Guilty Pleasure: Tony Jaa Had the Best Fight in Movie History

Fightland Blog

By Jack Slack

Last month I wrote about Tony Jaa and some of the classical Muay Boran on show in the martial arts masterpiece, Ong Bak. The film's plot wasn't worth the paper it was printed on, but we forgave that because of the unparalleled quality of the action.

Jaa returned to the big screen in Tom-Yum-Goong, released in English speaking countries as The Warrior King and The Protector. The film was even dumber than Ong Bak. The plot is a slog to get through—it’s just so hard to care about Jaa's character's kidnapped elephants—but it's filled to the brim with action.

One of the most famous scenes in the movie is when Jaa's character is stabbed and goes into a bone-breaking tantrum against wave after wave of sharply dressed attackers. In keeping with my short tradition, let's take a look at some of the classical martial arts techniques on show.

To begin with, Jaa demonstrates the old timey technique of attempting to hyperextend the opponent's arm across one's own chest. Called numerous names, including “bird spreads its wings” and “going to fight with one knife”, it can be found in the Bubishi, a chuan fa manual passed from master to student in Okinawa, the birthplace of karate.

The purpose is not so much to break the arm—as the attacker's wrist can turn to alleviate pressure, just as the stuntman's does here to give the appearance of a fast break—but to combine the arm bar and the foot sweep. In the classical technique, Jaa's near foot would remain behind the opponent's, ready to punt his leg out and “spread the wings” to knock him over backwards.

As it appears in the Bubishi. The arm is not the focal point, it is a double attack on the arm and the near leg.

Returning to the world of Muay Boran, Jaa demonstrates a commonplace Muay Boran teaching in his kicking counters throughout this scene.

Pivoting on the standing leg when throwing a round kick is an important point, if you don't, over hundreds or thousands of reps you really start to torque your knee badly. You can do tremendous damage to your own pivot leg over time, just by kicking poorly. Imagine what someone else could do to it.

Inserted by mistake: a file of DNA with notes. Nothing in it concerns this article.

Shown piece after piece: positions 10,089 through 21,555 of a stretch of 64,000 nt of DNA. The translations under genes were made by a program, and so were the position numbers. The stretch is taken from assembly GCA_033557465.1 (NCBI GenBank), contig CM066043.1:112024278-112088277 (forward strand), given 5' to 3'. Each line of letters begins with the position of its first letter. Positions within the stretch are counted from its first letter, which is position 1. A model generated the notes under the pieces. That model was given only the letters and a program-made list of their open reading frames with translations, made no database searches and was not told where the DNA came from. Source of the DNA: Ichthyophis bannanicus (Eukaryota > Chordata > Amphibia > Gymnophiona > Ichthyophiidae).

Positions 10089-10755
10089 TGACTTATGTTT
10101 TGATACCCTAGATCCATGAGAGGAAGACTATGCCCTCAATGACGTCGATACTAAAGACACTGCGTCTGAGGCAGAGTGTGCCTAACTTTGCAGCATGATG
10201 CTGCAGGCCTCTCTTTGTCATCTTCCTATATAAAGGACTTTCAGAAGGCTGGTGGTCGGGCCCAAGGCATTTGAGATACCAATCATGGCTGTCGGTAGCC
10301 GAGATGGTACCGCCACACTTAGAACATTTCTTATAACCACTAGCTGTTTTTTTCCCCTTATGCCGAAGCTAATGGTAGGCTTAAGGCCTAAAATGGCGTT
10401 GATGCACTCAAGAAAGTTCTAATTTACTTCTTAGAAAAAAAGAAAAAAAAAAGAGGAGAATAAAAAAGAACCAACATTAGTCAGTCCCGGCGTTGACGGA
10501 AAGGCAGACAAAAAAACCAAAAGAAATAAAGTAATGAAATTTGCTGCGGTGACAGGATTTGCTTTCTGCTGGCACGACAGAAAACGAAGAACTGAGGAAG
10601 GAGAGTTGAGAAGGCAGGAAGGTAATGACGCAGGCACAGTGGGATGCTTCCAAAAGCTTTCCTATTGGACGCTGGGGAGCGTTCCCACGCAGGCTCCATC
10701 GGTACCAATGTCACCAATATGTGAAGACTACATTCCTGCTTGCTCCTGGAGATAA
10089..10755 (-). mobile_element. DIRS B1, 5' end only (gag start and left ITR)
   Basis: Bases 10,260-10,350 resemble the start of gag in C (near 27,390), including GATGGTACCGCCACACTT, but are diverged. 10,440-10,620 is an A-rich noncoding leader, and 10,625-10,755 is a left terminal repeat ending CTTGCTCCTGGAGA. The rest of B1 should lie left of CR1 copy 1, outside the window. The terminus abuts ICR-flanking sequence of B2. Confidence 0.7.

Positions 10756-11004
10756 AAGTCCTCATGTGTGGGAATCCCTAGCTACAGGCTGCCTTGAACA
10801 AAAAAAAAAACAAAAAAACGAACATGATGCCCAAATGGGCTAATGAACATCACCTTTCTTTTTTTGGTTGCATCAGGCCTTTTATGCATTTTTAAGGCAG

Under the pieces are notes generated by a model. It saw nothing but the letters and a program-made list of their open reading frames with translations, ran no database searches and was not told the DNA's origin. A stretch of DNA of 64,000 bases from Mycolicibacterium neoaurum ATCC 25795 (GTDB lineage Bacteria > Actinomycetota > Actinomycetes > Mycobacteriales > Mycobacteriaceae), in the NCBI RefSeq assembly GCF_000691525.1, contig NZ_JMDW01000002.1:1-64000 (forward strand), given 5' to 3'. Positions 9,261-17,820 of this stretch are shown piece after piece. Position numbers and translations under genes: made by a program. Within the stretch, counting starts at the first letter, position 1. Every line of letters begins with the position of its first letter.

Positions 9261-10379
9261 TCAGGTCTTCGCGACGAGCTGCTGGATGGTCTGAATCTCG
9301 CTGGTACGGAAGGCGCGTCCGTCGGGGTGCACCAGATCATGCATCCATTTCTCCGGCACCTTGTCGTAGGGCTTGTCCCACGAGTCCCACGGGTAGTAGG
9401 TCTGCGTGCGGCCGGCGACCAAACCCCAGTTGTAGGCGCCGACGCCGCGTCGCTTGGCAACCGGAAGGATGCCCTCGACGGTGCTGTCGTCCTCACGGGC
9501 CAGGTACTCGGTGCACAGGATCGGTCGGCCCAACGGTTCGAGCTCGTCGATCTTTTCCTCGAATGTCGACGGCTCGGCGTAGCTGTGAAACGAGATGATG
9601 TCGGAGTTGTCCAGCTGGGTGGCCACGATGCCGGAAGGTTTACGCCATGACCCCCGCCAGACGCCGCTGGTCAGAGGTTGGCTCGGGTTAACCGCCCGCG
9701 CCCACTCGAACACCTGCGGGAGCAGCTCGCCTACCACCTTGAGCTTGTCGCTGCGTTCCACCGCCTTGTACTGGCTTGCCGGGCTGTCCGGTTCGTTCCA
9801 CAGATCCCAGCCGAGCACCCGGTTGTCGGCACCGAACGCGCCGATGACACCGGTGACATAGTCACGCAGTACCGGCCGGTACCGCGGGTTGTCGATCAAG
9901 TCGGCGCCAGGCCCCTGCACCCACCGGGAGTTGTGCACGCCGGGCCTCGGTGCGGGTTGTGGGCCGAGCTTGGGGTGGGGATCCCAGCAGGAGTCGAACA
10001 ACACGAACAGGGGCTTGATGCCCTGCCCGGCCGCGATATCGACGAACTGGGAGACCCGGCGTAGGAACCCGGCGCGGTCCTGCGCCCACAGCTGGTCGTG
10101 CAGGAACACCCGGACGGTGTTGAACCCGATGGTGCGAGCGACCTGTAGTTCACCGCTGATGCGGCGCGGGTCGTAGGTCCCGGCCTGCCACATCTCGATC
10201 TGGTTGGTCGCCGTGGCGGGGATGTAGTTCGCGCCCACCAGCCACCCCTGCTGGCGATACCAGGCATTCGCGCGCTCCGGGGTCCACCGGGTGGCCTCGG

Here Jaa demonstrates an application of the Thaye Kham Sao. A side kick against the standing leg after a check. This is another Muay Boran application—the so called dark side of Muay Thai. Where Muay Thai is a sport of rules and respect, Muay Boran is the nastier, non-sporting ancestor. It's more primitive, but it's got some nasty ideas which are well worth picking up.

Imagine the freak out the internet would have if Jon Jones did this to an opponent's standing leg.

The second technique in the sequence demonstrates an application of the idea above, but by kneeling onto the attacker's foot, Jaa shoes another technique. In old school karate and kung fu the act of foot trapping (you know how often I talk about hand trapping) was quite common. Archie Moore used to say that any time you can hit someone while you're standing on their foot, you've got a good chance of knocking them down. Prince Naseem did it, James Toney did it, Floyd Mayweather Sr. did it. It's a nice old school trick. In fact, a few wrestlers (including the Schultz boys) have opted to step on the opponent's standing foot when attacking with a single.

But if you keep the foot pinned, well, no-one's ankle joint opens to 180 degrees. The Goju-ryu form (of Chinese origin) Seisan contains a weird little sequence of foot flicks and hand turns.

One interpretation of this is that you are jumping forward, planting your lead foot on top of the opponent's, and using both hands to push him back as hard as you can, while you pin his foot. If he falls, and you keep the foot trapped, there's a great chance of injury.

There's plenty of other craziness on display in this scene. The classical key lock / ude-garami (arm entanglement) / americana made its way in to the scene, albeit with the hands the wrong way round.

And this hilarious Irish whip onto the knee, into that most powerful of strikes—the scorpion kick!

The final neat technique from this scene is the arm destruction Jaa performs with his knee. Placing the knee on the extended arm and kicking down as if to start an engine. Bas Rutten shows a technique just like this in his hilarious, and informative, street self defense video.

I have always loved limb destructions. They're cool to know, even if you're not going to pull them off on trained opponents or against sparring partners you actually like. Whether it's as simple as parrying the jab into the point of your left elbow, or as complex as the waki-gatame winding armlock. One of the best ones I was ever taught was similar to the above technique, but started off of a basic kick catch.

From this position, the right hand goes to the opponent, to keep him at range, while the right knee is raised and brought down on top of the opponent's knee as Jaa did with the arm above. It's pretty primitive, but the idea is to mess up the opponent's knee ligaments by forcing his knee downward before he can turn his standing foot and his body away in order to point his knee downward safely.

So there you it—a handful of limb destructions, when we started out talking about a silly fight scene from a film about elephants. Go try them out gently on compliant friends / pets, and then never, ever use them again.

Pick up Jack Slack's ebooks at his blog Fights Gone By. Jack can also be found on Facebook and Twitter.


Check out this related story:

Jack Slack: Ong Bak in the Real World